Taylor v. Commissioner of Social Security

Filing 22

ORDER signed by Magistrate Judge Carolyn K. Delaney on 3/6/15 DENYING Plaintiff's 19 Motion for Summary Judgment and GRANTING the Commissioner's 20 Cross-Motion for Summary Judgment. CASE CLOSED. (Manzer, C)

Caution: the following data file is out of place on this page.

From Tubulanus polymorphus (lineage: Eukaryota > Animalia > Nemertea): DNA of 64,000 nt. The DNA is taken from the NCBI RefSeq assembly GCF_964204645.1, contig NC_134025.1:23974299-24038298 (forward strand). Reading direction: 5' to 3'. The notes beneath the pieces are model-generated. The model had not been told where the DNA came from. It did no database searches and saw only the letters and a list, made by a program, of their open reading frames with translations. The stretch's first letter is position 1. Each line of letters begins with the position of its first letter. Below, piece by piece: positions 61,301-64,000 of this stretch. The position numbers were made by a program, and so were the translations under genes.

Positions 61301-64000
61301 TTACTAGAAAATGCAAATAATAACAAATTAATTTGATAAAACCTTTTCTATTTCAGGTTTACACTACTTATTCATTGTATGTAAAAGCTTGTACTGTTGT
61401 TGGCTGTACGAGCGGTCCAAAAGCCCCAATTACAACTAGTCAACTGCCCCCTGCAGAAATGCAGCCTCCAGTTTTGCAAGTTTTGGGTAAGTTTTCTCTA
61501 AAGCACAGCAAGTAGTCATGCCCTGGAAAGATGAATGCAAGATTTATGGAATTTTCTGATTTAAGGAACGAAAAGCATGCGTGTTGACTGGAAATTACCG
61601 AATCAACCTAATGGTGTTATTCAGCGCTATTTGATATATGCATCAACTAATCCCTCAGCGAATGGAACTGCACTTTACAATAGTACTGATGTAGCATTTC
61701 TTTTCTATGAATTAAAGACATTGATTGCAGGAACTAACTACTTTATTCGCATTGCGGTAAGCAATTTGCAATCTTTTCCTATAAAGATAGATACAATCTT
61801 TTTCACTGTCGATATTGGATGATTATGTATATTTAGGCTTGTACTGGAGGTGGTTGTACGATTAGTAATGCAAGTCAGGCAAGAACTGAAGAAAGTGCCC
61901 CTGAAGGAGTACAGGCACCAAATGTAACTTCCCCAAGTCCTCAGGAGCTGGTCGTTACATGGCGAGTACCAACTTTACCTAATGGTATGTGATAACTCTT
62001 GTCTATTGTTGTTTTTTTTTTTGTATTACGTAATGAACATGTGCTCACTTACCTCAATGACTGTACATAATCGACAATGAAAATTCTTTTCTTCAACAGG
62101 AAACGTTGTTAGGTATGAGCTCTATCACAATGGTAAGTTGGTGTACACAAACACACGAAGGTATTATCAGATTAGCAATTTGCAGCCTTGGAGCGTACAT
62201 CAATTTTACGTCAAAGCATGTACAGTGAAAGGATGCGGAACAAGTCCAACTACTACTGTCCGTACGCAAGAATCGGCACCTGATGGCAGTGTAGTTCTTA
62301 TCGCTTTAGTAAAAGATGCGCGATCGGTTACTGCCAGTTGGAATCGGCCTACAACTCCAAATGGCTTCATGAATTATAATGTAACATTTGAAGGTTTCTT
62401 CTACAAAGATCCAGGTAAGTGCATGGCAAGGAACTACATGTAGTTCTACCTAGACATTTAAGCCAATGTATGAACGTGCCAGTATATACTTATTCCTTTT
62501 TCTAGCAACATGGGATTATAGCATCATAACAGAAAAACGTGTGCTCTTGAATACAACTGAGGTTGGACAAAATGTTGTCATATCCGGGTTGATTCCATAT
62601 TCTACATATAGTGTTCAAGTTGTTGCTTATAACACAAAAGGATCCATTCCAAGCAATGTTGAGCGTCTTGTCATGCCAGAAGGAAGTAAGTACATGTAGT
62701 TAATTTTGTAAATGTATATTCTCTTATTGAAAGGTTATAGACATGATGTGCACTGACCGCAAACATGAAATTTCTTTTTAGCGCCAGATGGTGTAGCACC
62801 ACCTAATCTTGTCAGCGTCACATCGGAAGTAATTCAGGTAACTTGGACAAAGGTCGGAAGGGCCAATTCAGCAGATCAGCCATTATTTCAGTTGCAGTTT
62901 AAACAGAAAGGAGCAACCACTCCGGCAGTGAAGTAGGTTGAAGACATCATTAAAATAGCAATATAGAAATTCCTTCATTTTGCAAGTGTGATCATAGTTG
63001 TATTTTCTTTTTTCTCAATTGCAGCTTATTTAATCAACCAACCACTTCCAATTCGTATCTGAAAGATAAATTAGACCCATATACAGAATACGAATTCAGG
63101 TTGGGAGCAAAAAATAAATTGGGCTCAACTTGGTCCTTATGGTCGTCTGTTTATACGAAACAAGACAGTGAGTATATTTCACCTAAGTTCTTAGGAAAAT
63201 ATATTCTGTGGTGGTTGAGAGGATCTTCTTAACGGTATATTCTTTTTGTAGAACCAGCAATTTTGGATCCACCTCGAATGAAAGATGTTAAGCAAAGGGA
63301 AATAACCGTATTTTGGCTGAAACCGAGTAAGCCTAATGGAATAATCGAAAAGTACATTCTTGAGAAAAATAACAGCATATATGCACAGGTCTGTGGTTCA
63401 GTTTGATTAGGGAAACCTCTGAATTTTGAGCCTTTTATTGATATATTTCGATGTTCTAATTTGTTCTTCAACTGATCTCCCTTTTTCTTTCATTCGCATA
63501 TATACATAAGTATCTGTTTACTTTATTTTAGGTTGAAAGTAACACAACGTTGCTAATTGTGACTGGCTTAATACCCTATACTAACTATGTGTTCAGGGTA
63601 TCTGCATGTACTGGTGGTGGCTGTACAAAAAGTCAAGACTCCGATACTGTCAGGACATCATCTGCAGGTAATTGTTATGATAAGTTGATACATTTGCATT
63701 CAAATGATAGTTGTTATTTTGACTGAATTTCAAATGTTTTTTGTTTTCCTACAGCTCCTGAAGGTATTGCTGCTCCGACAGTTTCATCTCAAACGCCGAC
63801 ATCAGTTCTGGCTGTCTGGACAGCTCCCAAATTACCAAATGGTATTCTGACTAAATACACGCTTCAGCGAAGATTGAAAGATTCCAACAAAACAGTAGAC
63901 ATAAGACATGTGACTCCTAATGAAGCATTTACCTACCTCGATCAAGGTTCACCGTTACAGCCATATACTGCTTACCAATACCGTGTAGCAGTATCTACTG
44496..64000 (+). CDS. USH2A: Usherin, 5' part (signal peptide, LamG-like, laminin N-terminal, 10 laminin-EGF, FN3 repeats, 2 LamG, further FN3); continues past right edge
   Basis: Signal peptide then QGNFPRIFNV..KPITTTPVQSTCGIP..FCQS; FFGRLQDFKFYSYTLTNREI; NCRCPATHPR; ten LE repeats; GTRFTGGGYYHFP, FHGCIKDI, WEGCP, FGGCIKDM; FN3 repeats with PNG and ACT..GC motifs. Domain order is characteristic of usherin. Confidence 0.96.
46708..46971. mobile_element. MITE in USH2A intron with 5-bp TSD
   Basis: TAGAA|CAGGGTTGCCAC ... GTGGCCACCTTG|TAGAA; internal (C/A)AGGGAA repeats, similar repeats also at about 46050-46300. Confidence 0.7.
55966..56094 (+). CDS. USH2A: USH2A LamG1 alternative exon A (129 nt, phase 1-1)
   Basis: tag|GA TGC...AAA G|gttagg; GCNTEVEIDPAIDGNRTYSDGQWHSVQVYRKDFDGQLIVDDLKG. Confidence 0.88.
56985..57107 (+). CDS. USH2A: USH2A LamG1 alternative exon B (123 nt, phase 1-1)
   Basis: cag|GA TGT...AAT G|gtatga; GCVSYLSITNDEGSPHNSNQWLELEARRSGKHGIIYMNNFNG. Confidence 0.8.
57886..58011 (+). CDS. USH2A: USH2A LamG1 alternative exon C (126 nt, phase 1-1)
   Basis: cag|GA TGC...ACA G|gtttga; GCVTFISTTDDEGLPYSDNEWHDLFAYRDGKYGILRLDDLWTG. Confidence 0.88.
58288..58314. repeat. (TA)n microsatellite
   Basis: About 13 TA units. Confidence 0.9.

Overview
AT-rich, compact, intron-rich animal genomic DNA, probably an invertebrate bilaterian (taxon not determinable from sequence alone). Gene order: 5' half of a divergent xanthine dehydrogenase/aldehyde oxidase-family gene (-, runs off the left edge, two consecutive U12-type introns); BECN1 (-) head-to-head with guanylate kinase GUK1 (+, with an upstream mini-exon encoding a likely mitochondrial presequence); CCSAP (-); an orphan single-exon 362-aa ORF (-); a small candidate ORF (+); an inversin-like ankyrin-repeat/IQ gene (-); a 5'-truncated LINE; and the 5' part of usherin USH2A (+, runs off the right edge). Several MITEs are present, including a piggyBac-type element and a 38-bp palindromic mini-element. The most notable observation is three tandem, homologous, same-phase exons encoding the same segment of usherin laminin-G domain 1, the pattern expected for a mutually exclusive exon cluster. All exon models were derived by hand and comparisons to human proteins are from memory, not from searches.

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1 2 3 4 5 6 7 8 UNITED STATES DISTRICT COURT 9 FOR THE EASTERN DISTRICT OF CALIFORNIA 10 11 LAU JUNITA TAYLOR, 12 13 14 15 No. 2:14-cv-1156 CKD Plaintiff, v. ORDER CAROLYN W. COLVIN, Acting Commissioner of Social Security, Defendant. 16 17 18 Plaintiff seeks judicial review of a final decision of the Commissioner of Social Security 19 (“Commissioner”) denying an application for Disabled Widow’s Benefits (“DWB”) based on the 20 earnings account of her late husband pursuant to Title II of the Social Security Act (“Act”). For 21 the reasons discussed below, the court will deny plaintiff’s motion for summary judgment and 22 grant the Commissioner’s cross-motion for summary judgment. 23 BACKGROUND 24 Plaintiff, born January 29, 1955, applied on November 9, 2010 for DWB, alleging 25 disability beginning May 15, 2008. Administrative Transcript (“AT”) 75, 96, 169-171. Plaintiff 26 alleged she was unable to work due to neck, shoulder and back problems and depression. In an 27 amended decision dated January 16, 2013, the ALJ determined that plaintiff was disabled 28 beginning on January 29, 2010 but was not disabled prior to that date and was not therefore 1 1 eligible for Widow’s Insurance Benefits because she did not become disabled on or before March 2 31, 2009.1 AT 10-21. The ALJ made the following findings (citations to 20 C.F.R. omitted): 3 It was previously found that the claimant is the unmarried widow of the deceased insured worker and has attained the age of 50. The claimant met the non-disability requirements for disabled widow’s benefits set forth in [the Act]. 4 5 The prescribed period ended on March 31, 2009. 6 ///// 7 8 9 10 11 12 13 14 15 16 17 18 19 20 21 22 23 24 25 1 To be eligible for DWB, plaintiff must show that she became disabled within seven years of her spouse’s death. 20 C.F.R. § 404.335(c)(1). In this case, the prescribed period began on March 17, 2002, the date plaintiff’s spouse died. Plaintiff premised her application on disability benefits under Title II. Disability Insurance Benefits are paid to disabled persons who have contributed to the Social Security program, 42 U.S.C. § 401 et seq. Supplemental Security Income is paid to disabled persons with low income. 42 U.S.C. § 1382 et seq. Both provisions define disability, in part, as an “inability to engage in any substantial gainful activity” due to “a medically determinable physical or mental impairment. . . .” 42 U.S.C. §§ 423(d)(1)(a) & 1382c(a)(3)(A). A parallel five-step sequential evaluation governs eligibility for benefits under both programs. See 20 C.F.R. §§ 404.1520, 404.1571-76, 416.920 & 416.971-76; Bowen v. Yuckert, 482 U.S. 137, 140-142, 107 S. Ct. 2287 (1987). The following summarizes the sequential evaluation: Step one: Is the claimant engaging in substantial gainful activity? If so, the claimant is found not disabled. If not, proceed to step two. Step two: Does the claimant have a “severe” impairment? If so, proceed to step three. If not, then a finding of not disabled is appropriate. Step three: Does the claimant’s impairment or combination of impairments meet or equal an impairment listed in 20 C.F.R., Pt. 404, Subpt. P, App.1? If so, the claimant is automatically determined disabled. If not, proceed to step four. Step four: Is the claimant capable of performing his past work? If so, the claimant is not disabled. If not, proceed to step five. Step five: Does the claimant have the residual functional capacity to perform any other work? If so, the claimant is not disabled. If not, the claimant is disabled. 26 Lester v. Chater, 81 F.3d 821, 828 n.5 (9th Cir. 1995). 27 The claimant bears the burden of proof in the first four steps of the sequential evaluation process. Bowen, 482 U.S. at 146 n.5, 107 S. Ct. at 2294 n.5. The Commissioner bears the burden if the sequential evaluation process proceeds to step five. Id. 2 28 1 The claimant has not engaged in substantial gainful activity since the alleged onset date. 2 3 4 5 6 Since the alleged onset date of disability, May 15, 2008, the claimant has had the following severe impairments: right neck and right shoulder and back pain, and degenerative disk disease of the lower back. Since the alleged onset date of disability, May 15, 2008, the claimant has not had an impairment or combination of impairments that meets or medically equals one of the listed impairments in 20 CFR Part 404, Subpart P, Appendix 1. 7 8 9 10 11 12 13 After careful consideration of the entire record, the undersigned finds that prior to January 29, 2010, the date the claimant became disabled, the claimant has the residual functional capacity to perform less than the full range of light work as defined in [the regulations]. Specifically, the claimant could lift and/or carry ten pounds frequently, twenty pounds occasionally; she could sit, stand and/or walk for six hours out of an eight-hour workday; she could frequently push/pull with the right upper extremity, but could never reach over head with the right upper extremity; she could frequently climb ramps and stairs, stoop, kneel, and crouch; she is never to climb ladders, ropes, and scaffolds; she could occasionally crawl and she is to have no exposure to hazards such as moving machinery and unprotected heights. 14 15 16 17 Since May 15, 2008, the claimant has been unable to perform any past relevant work. Prior to the established disability onset date, the claimant was an individual closely approaching advanced age. On January 29, 2010, the claimant’s age category changed to an individual of advanced age. 18 19 20 21 22 23 24 25 26 27 The claimant has at least a high-school education and is able to communicate in English. Prior to January 29, 2010, transferability of job skills is not material to the determination of disability because using the MedicalVocational Rules as a framework supports a finding that the claimant is “not disabled” whether or not the claimant has transferable job skills. Beginning on January 29, 2010, the claimant has not been able to transfer job skills to other occupations. Prior to January 29, 2010, the date the claimant’s age category changed, considering the claimant’s age, education, work experience, and residual functional capacity, there were jobs that existed in significant numbers in the national economy that the claimant could have performed. Beginning on January 29, 2010, the date the claimant’s age category changed, considering the claimant’s age, education, work experience, and residual functional capacity, there are no jobs that 28 3 1 exist in significant numbers in the national economy that the claimant could perform. 2 The claimant was not disabled prior to January 29, 2010, but became disabled on that date and has continued to be disabled through the date of this decision. However, the claimant is not eligible for Widow’s Insurance Benefits because she did not become disabled on or before March 31, 2009. 3 4 5 6 AT 12-21. 7 ISSUES PRESENTED 8 Plaintiff argues that the ALJ improperly discredited her testimony, improperly discounted 9 lay witness testimony, improperly rejected the opinion of a treating physician, assessed a residual 10 functional capacity which did not include all of her work restrictions, and posed an incomplete 11 hypothetical to the vocational expert. 12 LEGAL STANDARDS 13 The court reviews the Commissioner’s decision to determine whether (1) it is based on 14 proper legal standards pursuant to 42 U.S.C. § 405(g), and (2) substantial evidence in the record 15 as a whole supports it. Tackett v. Apfel, 180 F.3d 1094, 1097 (9th Cir. 1999). Substantial 16 evidence is more than a mere scintilla, but less than a preponderance. Connett v. Barnhart, 340 17 F.3d 871, 873 (9th Cir. 2003) (citation omitted). It means “such relevant evidence as a reasonable 18 mind might accept as adequate to support a conclusion.” Orn v. Astrue, 495 F.3d 625, 630 (9th 19 Cir. 2007), quoting Burch v. Barnhart, 400 F.3d 676, 679 (9th Cir. 2005). “The ALJ is 20 responsible for determining credibility, resolving conflicts in medical testimony, and resolving 21 ambiguities.” Edlund v. Massanari, 253 F.3d 1152, 1156 (9th Cir. 2001) (citations omitted). 22 “The court will uphold the ALJ’s conclusion when the evidence is susceptible to more than one 23 rational interpretation.” Tommasetti v. Astrue, 533 F.3d 1035, 1038 (9th Cir. 2008). 24 The record as a whole must be considered, Howard v. Heckler, 782 F.2d 1484, 1487 (9th 25 Cir. 1986), and both the evidence that supports and the evidence that detracts from the ALJ’s 26 conclusion weighed. See Jones v. Heckler, 760 F.2d 993, 995 (9th Cir. 1985). The court may not 27 affirm the ALJ’s decision simply by isolating a specific quantum of supporting evidence. Id.; see 28 also Hammock v. Bowen, 879 F.2d 498, 501 (9th Cir. 1989). If substantial evidence supports the 4 1 administrative findings, or if there is conflicting evidence supporting a finding of either disability 2 or nondisability, the finding of the ALJ is conclusive, see Sprague v. Bowen, 812 F.2d 1226, 3 1229-30 (9th Cir. 1987), and may be set aside only if an improper legal standard was applied in 4 weighing the evidence. See Burkhart v. Bowen, 856 F.2d 1335, 1338 (9th Cir. 1988). 5 ANALYSIS 6 A. Plaintiff’s Credibility 7 Plaintiff contends the ALJ improperly discredited her testimony. The ALJ determines 8 whether a disability applicant is credible, and the court defers to the ALJ’s discretion if the ALJ 9 used the proper process and provided proper reasons. See, e.g., Saelee v. Chater, 94 F.3d 520, 10 522 (9th Cir. 1995). If credibility is critical, the ALJ must make an explicit credibility finding. 11 Albalos v. Sullivan, 907 F.2d 871, 873-74 (9th Cir. 1990); Rashad v. Sullivan, 903 F.2d 1229, 12 1231 (9th Cir. 1990) (requiring explicit credibility finding to be supported by “a specific, cogent 13 reason for the disbelief”). 14 In evaluating whether subjective complaints are credible, the ALJ should first consider 15 objective medical evidence and then consider other factors. Bunnell v. Sullivan, 947 F.2d 341, 16 344 (9th Cir. 1991) (en banc). If there is objective medical evidence of an impairment, the ALJ 17 then may consider the nature of the symptoms alleged, including aggravating factors, medication, 18 treatment and functional restrictions. See id. at 345-47. The ALJ also may consider: (1) the 19 applicant’s reputation for truthfulness, prior inconsistent statements or other inconsistent 20 testimony, (2) unexplained or inadequately explained failure to seek treatment or to follow a 21 prescribed course of treatment, and (3) the applicant’s daily activities. Smolen v. Chater, 80 F.3d 22 1273, 1284 (9th Cir. 1996); see generally SSR 96-7P, 61 FR 34483-01; SSR 95-5P, 60 FR 55406- 23 01; SSR 88-13. Work records, physician and third party testimony about nature, severity and 24 effect of symptoms, and inconsistencies between testimony and conduct also may be relevant. 25 Light v. Social Security Administration, 119 F.3d 789, 792 (9th Cir. 1997). A failure to seek 26 treatment for an allegedly debilitating medical problem may be a valid consideration by the ALJ 27 in determining whether the alleged associated pain is not a significant nonexertional impairment. 28 See Flaten v. Secretary of HHS, 44 F.3d 1453, 1464 (9th Cir. 1995). The ALJ may rely, in part, 5 1 on his or her own observations, see Quang Van Han v. Bowen, 882 F.2d 1453, 1458 (9th Cir. 2 1989), which cannot substitute for medical diagnosis. Marcia v. Sullivan, 900 F.2d 172, 177 n.6 3 (9th Cir. 1990). “Without affirmative evidence showing that the claimant is malingering, the 4 Commissioner’s reasons for rejecting the claimant’s testimony must be clear and convincing.” 5 Morgan v. Commissioner of Social Sec. Admin., 169 F.3d 595, 599 (9th Cir. 1999). 6 Plaintiff testified that she could not perform any kind of work due to the surgery on her 7 shoulder and problems with back pain. AT 46, 51. The ALJ found plaintiff’s testimony 8 regarding the intensity, persistence and limiting effects of her symptoms to be only partially 9 credible. AT 15. In according only partial credibility, the ALJ considered the entirety of the 10 medical record, which showed routine, conservative and non-emergency treatment since the 11 alleged onset date. AT 16, 521, 527, 542, 571, 662, 1271-1274,1437, 1448. The ALJ noted that 12 the cervical spine x-ray dated May 20, 2008 showed no significant abnormal findings except 13 spondylosis of the lower cervical spine and that an August, 2008 MRI showed loss of the cervical 14 lordotic curvature, combined disc bulge and osteophytic ridge formation at C5-6 with no evidence 15 of cord effacement at this level and no evidence of spinal or neural foraminal stenosis at the C6-7 16 level. AT 17. With respect to plaintiff’s shoulder impairment, which plaintiff testified was a 17 major reason she could not perform physical activity, the ALJ accurately summarized the medical 18 records which showed that although plaintiff continued to have problems after her industrial 19 injury in May, 2008, after right shoulder arthroscopy, plaintiff showed continued improvement 20 and that by June 2010 she had nearly complete full range of motion and was returned to work for 21 her right shoulder with no restrictions in July 2010. AT 17, 1269. The ALJ also considered 22 plaintiff’s activities of daily living, which included taking care of her mother, preparing meals, 23 shopping, doing laundry, vacuuming, going to church and performing some yard work. AT 16, 24 45 (plaintiff testified she performed in home support services work for her mother constituting 25 approximately 77 hours per month), 1136 (lifting vacuum), 1788 (lifting wheel chair), 1793 26 (helped mother loading scooter into car, works out regularly at home on treadmill and light 27 weights). The ALJ also considered that plaintiff’s alleged loss of function was not supported by 28 objective medical findings. AT 16, 1426-1427 (EMG and nerve conduction study of upper 6 1 extremities essentially normal), AT 494, 521, 528, 542,1265 (neurological functioning on 2 physical examination intact), 1176, 1264-1269 (almost completely intact right shoulder range of 3 motion, mild tenderness on palpation to the neck, full neck range motion, intact rotator cuff 4 strength). The reasons set forth by the ALJ for finding plaintiff only partially credible meet the 5 standards set forth above. The credibility finding will not be disturbed. 6 B. Lay witness evidence 7 Plaintiff also contends that the ALJ improperly discounted lay witness evidence. “[L]ay 8 witness testimony as to a claimant’s symptoms or how an impairment affects ability to work is 9 competent evidence, and therefore cannot be disregarded without comment.” Nguyen v. Chater, 10 100 F.3d 1462, 1467 (9th Cir. 1996); see also Dodrill v. Shalala, 12 F.3d 915, 918-19 (9th Cir. 11 1993) (friends and family members in a position to observe a plaintiff’s symptoms and daily 12 activities are competent to testify to condition). “If the ALJ wishes to discount the testimony of 13 the lay witnesses, he must give reasons that are germane to each witness.” Dodrill, 12 F.3d at 14 919. 15 Third party function reports were provided by plaintiff’s son, Kevin Smith, and plaintiff’s 16 friend, Lakesha Evans, who is also the care provider for plaintiff’s mother. AT 225-236. The 17 ALJ found the reports to be only partially credible. Specifically, the ALJ found the reports to be 18 helpful and generally credible with respect to the detail provided in the reports regarding 19 plaintiff’s actual activities, but discredited the reports to the extent they purported to provide a 20 diagnosis or assessment of the severity of plaintiff’s symptoms in relation to her ability to work. 21 AT 16. The ALJ instead relied on the record medical opinions to discount the limitations 22 reported by the third parties. Both reports indicated that plaintiff had limitations in walking, 23 sitting and use of her right hand. AT 229, 235. The ALJ appropriately rejected these assessments 24 by lay witnesses in favor of the state agency physician and treating physicians who opined that 25 plaintiff could perform a range of light work with occasional overhead reaching, had no 26 restrictions with the use of the right shoulder/arm, and had no sitting, standing and walking 27 limitations. AT 1265 (Dr. Weiss), 1771-1775 (state agency), 1875-77 (Dr. Palomino). The ALJ 28 also considered the inconsistency between the third party reports and the record medical evidence 7 1 which showed plaintiff had almost a complete range of motion in her right shoulder, had normal 2 gait and grip strength, and had no neurological deficits. AT 1175, 1263, 1269. Although not a 3 particularly compelling factor because there is no evidence in the record that plaintiff’s adult son 4 is dependent on plaintiff for support, the ALJ also appropriately considered the possible bias of a 5 family member who would be motivated to help his mother receive benefits. AT 16. The reasons 6 set forth by the ALJ for the weight accorded to the third party evidence are germane as to each 7 witness and the evidence was properly discounted. 8 C. Treating Physician’s Opinion 9 Plaintiff further contends that the ALJ improperly rejected the opinion of her treating 10 physician, Dr. Palomino. The weight given to medical opinions depends in part on whether they 11 are proffered by treating, examining, or non-examining professionals. Lester v. Chater, 81 F.3d 12 821, 830 (9th Cir. 1995). Ordinarily, more weight is given to the opinion of a treating 13 professional, who has a greater opportunity to know and observe the patient as an individual. Id.; 14 Smolen v. Chater, 80 F.3d 1273, 1285 (9th Cir. 1996). 15 To evaluate whether an ALJ properly rejected a medical opinion, in addition to 16 considering its source, the court considers whether (1) contradictory opinions are in the record, 17 and (2) clinical findings support the opinions. An ALJ may reject an uncontradicted opinion of a 18 treating or examining medical professional only for “clear and convincing” reasons. Lester, 81 19 F.3d at 831. In contrast, a contradicted opinion of a treating or examining professional may be 20 rejected for “specific and legitimate” reasons, that are supported by substantial evidence. Id. at 21 830. While a treating professional’s opinion generally is accorded superior weight, if it is 22 contradicted by a supported examining professional’s opinion (e.g., supported by different 23 independent clinical findings), the ALJ may resolve the conflict. Andrews v. Shalala , 53 F.3d 24 1035, 1041 (9th Cir. 1995) (citing Magallanes v. Bowen, 881 F.2d 747, 751 (9th Cir. 1989)). In 25 any event, the ALJ need not give weight to conclusory opinions supported by minimal clinical 26 findings. Meanel v. Apfel, 172 F.3d 1111, 1113 (9th Cir. 1999) (treating physician’s conclusory, 27 minimally supported opinion rejected); see also Magallanes , 881 F.2d at 751. The opinion of a 28 ///// 8 1 non-examining professional, without other evidence, is insufficient to reject the opinion of a 2 treating or examining professional. Lester, 81 F.3d at 831. Dr. Palomino, who saw plaintiff for treatment in her Worker’s Compensation case, issued 3 4 a final report on June 3, 2010. In that report, Dr. Palomino found on physical examination that 5 plaintiff showed very little tenderness over the shoulder girdle, rotator cuff strength was almost 6 completely intact, and grip strength was normal bilaterally. AT 1176. Dr. Palomino opined that 7 plaintiff had a 0% upper extremity impairment and 0% whole person impairment with respect to 8 her right shoulder. With respect to the cervical spine, Dr. Palomino assessed plaintiff with a 6% 9 impairment of the whole person. AT 1177. In contrast to this opinion, on November 22, 2011,2 10 Dr. Palomino opined that plaintiff could reach overhead with her right arm less than 10% of the 11 time, grasp, turn, and twist with her right hand 25% of the time, and perform fine manipulations 12 with her right fingers only 25% of the time. AT 1875-1881. The ALJ credited only that portion 13 of Dr. Palomino’s opinion that set forth no restrictions in sitting, standing or walking. The ALJ 14 correctly noted that the determination of whether plaintiff is disabled within the meaning of the 15 Social Security Act is an issue reserved to the Commissioner and that an assessment of “total 16 temporary disability” is a term of art within the worker’s compensation context and is not 17 determinative under the Social Security criteria. AT 18. Instead of crediting Dr. Palomino’s 18 restrictive assessment from November 22, 2011, the ALJ instead relied on the opinion of the state 19 agency physicians who had full access to the medical record and opined that plaintiff had only 20 light limitations and that there was no continuous twelve month period of disability. AT 19, 21 1772-1779. Because the state agency opinion is consistent with the medical records and Dr. 22 Palomino’s latter rendered opinion is directly contradicted by his prior opinion, his own findings 23 (AT 1176) and those of Dr. Weiss (AT 1265), there was no error in the weight accorded by the 24 ALJ to Dr. Palomino’s opinion. 25 ///// 26 27 28 2 The records indicate that Dr. Palomino saw plaintiff once during the intervening months (on December 16, 2010) for a referral to a certified massage therapist for treatment of her left shoulder. AT 1189. 9 1 D. Residual Functional Capacity 2 Plaintiff asserts the residual functional capacity does not account for all of the limiting 3 effects of her neck and right shoulder impairments and that the ALJ failed to include mental 4 limitations. Social Security Ruling 96-8p sets forth the policy interpretation of the Commissioner 5 for assessing residual functional capacity. SSR 96-8p. Residual functional capacity is what a 6 person “can still do despite [the individual’s] limitations.” 20 C.F.R. §§ 404.1545(a), 416.945(a) 7 (2003); see also Valencia v. Heckler, 751 F.2d 1082, 1085 (9th Cir. 1985) (residual functional 8 capacity reflects current “physical and mental capabilities”). RFC is assessed based on the 9 relevant evidence in the case record, including the medical history, medical source statements, 10 and subjective descriptions and observations made by the claimant, family, neighbors, friends, or 11 other persons. 20 C.F.R. §§ 404.1545(a)(1), 404.1545(a)(3). When assessing RFC, the ALJ must 12 consider the claimant’s “ability to meet the physical, mental, sensory, and other requirements of 13 work[.]” 20 C.F.R. §§ 404.1545(a)(4). 14 The ALJ assessed plaintiff with the residual functional capacity to perform less than the 15 full range of light work with certain limitations, i.e. plaintiff could never reach over head with the 16 right upper extremity, is never to climb ladders, ropes, and scaffolds, and is to have no exposure 17 to hazards such as moving machinery and unprotected heights. AT 15. Plaintiff contends that 18 plaintiff’s diagnoses of cervical radiculopathy and adhesive capsulitis required a more restrictive 19 residual functional capacity. A diagnosis does not an impairment make. The ALJ fully 20 accounted for all of the limitations which were supported by clinical findings and the opinions of 21 Dr. Weiss and the state agency physicians. 22 Plaintiff also asserts that the residual functional capacity failed to account for her mental 23 impairments. Although plaintiff testified she was depressed, there is no evidence of treatment in 24 the record and the lay witness reports indicated no problems with concentration. AT 50, 229, 25 235. The ALJ properly found that plaintiff’s alleged mental impairment was not severe and that 26 plaintiff had only mild limitations in the functional areas of daily living, social functioning and 27 concentration, persistence and pace. AT 13-14. There was no error in failing to incorporate 28 mental restrictions in the residual functional capacity. 10 1 E. Vocational Expert 2 Finally, plaintiff contends that the hypotheticals posed to the vocational expert were 3 incomplete. Hypothetical questions posed to a vocational expert must set out all the substantial, 4 supported limitations and restrictions of the particular claimant. Magallanes v. Bowen, 881 F.2d 5 747, 756 (9th Cir. 1989). If a hypothetical does not reflect all the claimant’s limitations, the 6 expert’s testimony as to jobs in the national economy the claimant can perform has no evidentiary 7 value. DeLorme v. Sullivan, 924 F.2d 841, 850 (9th Cir. 1991). While the ALJ may pose to the 8 expert a range of hypothetical questions, based on alternate interpretations of the evidence, the 9 hypothetical that ultimately serves as the basis for the ALJ’s determination must be supported by 10 substantial evidence in the record as a whole. Embrey v. Bowen, 849 F.2d 418, 422-23 (9th Cir. 11 1988). 12 Plaintiff contends that the hypothetical relied on by the ALJ did not include all of the 13 limitations assessed by Dr. Palomino. As discussed above, the ALJ properly rejected the extreme 14 limitations set forth by Dr. Palomino in his November, 2011 assessment. The hypothetical as 15 posed by the ALJ included all of the functional limitations supported by substantial evidence in 16 the record. AT 61-63. There was no error in relying on the vocational expert’s response to that 17 hypothetical, which identified several jobs which plaintiff could perform with those restrictions. 18 AT 20-21, 62-63. 19 CONCLUSION 20 For the reasons stated herein, IT IS HEREBY ORDERED that: 21 1. Plaintiff’s motion for summary judgment (ECF No. 19) is denied; 22 2. The Commissioner’s cross-motion for summary judgment (ECF No. 20) is granted; 23 24 25 and 3. Judgment is entered for the Commissioner. Dated: March 6, 2015 _____________________________________ CAROLYN K. DELANEY UNITED STATES MAGISTRATE JUDGE 26 27 28 4 taylor1156.ss.2 11